One of the inevitable conditions of aging is nostalgia, the yearning for the old days when you were a young, optimistic lad with the feeling you had all the time in the world to, say, win a bodybuilding competition while wearing a homemade thong that gained such admiration that you launched an underwear company that then made you fabulously wealthy. But, instead, reality chewed you up and turned your life into something pathetically average. You feel unbearable regret. Then, speaking of thongs, you happily reminisce about the days when your penis was always nine inches of rock-hard irresistible bait on Piedmont Park’s tree trails. Then, you’re remembering your first lover. He died of AIDS. You want to cry. You loved him so much … And off you go into the romanticized past. We repeat this constantly. Why?

Psychology, which tends to pathologize everything, doesn’t have a consistent explanation. To me, nostalgia is storytelling with a point of view that reflects our present needs (just as dreams do). It often both exposes us to and rescues us from regret. If I feel unloved, for example, I do indeed spontaneously remember my first partner who died of AIDS and all the beautiful times we had together. For that moment, I forget the time he was high on Quaaludes and kicked me down the stairs. Is the selective memory in a state of such daydreaming harmful? I don’t really think so. It supplies comfort and, anyway, all memory really is fantasy.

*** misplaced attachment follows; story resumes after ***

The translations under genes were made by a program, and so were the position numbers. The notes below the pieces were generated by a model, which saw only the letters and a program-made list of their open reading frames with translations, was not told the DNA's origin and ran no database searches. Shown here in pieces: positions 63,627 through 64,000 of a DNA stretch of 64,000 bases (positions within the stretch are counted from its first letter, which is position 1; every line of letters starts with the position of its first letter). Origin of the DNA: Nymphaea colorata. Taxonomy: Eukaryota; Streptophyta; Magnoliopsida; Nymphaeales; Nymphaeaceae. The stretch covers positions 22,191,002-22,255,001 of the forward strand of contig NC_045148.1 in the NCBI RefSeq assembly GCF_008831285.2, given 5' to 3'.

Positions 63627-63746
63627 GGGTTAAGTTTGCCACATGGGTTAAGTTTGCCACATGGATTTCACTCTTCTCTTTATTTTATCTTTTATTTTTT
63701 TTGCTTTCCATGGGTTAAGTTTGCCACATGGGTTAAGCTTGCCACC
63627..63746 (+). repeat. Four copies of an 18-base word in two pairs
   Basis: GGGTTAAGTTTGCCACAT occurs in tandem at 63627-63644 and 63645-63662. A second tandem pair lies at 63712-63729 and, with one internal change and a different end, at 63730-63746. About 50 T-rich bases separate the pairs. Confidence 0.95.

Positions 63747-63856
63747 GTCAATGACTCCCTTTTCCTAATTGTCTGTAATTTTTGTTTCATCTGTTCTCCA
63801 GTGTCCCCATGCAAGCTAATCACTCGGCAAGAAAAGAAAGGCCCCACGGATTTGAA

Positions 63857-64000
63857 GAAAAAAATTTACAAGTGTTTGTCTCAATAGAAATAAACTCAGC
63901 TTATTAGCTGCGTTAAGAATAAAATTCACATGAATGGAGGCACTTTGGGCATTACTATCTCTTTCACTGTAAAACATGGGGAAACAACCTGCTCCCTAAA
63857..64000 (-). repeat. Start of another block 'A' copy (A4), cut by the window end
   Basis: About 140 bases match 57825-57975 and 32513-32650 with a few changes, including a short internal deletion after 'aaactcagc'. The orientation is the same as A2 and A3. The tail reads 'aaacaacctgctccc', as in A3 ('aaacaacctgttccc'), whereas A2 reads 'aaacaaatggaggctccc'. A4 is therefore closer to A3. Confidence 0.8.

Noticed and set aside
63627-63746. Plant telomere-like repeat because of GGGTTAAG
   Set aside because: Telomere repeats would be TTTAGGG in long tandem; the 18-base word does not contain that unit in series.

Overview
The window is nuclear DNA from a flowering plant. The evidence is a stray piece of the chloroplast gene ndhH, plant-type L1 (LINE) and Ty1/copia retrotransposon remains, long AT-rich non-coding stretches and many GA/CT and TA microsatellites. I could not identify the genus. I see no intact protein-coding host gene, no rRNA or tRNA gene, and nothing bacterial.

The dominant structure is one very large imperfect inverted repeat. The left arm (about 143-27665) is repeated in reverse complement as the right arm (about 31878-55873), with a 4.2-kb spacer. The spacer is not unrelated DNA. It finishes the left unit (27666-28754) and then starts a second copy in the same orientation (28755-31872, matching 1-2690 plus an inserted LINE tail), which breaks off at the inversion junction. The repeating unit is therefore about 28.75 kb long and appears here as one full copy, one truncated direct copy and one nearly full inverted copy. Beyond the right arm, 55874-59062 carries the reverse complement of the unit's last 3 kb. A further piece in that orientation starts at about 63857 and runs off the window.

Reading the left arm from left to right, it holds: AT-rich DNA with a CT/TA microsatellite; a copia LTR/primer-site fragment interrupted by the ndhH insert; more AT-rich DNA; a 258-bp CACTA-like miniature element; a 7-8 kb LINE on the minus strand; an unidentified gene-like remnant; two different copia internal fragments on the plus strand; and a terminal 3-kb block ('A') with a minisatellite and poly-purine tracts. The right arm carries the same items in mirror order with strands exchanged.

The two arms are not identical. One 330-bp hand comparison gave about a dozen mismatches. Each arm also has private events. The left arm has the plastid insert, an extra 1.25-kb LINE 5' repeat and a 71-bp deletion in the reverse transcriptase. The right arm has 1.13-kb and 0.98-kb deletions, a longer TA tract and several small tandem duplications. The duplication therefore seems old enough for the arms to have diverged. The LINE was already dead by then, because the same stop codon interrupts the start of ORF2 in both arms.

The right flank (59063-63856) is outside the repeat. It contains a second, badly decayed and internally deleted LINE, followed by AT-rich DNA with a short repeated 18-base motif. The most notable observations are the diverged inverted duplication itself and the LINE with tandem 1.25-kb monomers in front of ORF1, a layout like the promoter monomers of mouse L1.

Nostalgia also binds us in positive ways to other people. Arguably, a principal function of Facebook is nostalgia. There are large groups specifically created to cultivate it. A particularly rich one is “You’ve lived in GAY Atlanta a long time if you remember …” It’s a private group and the administrators insist on respect. Most helpfully, they outlaw discussion of news events.

Frequently, someone brings up a partial memory and asks for help recalling the whole story. So you get, for example, the tale of RuPaul’s time in Atlanta told from different points of view. The important thing that emerges is not so much a factual account of Ru’s story. It is instead the story of our gay community then and, by comparison, how we feel about ourselves now. The memory itself is bittersweet, a feeling that is inherently pleasurable.

This re-creation of youth even extends to the material. Someone asks if anyone remembers, say, a café in a building that was torn down long ago. In such exchanges, the landscape of Atlanta “back then” emerges in the mind’s eye. It’s more than a picture, because the way it’s remembered again describes what it was like to move through our city’s space then as a gay person.

I admit sharing memories made me very nervous at first. I wrote a controversial biweekly column for seven years that seemed to enrage every gay white man in Atlanta, because I argued against assimilation and for the radical politics of ACT UP.

I grow silently nostalgic and wonder, really, what is it about youth that allowed me to feel so good when I angered so many? And how the fuck is it that I miss that?

I suppose nostalgia can be a trap in extreme cases. I mean it didn’t do Norma Desmond, beloved by the gays, much good in “Sunset Boulevard.” You do know who that is, right? If you do not, then you likely do not know what camp is, and if you do not know what camp is, you are detached from your aesthetic heritage. You need to borrow the memory from someone else. Get online.

(If you are interested in participating in a facilitated support group for gay senior men, contact Cliff Bostock PhD, 404-518-4415, cliffbostock@gmail.com; cliffbostock.com.)

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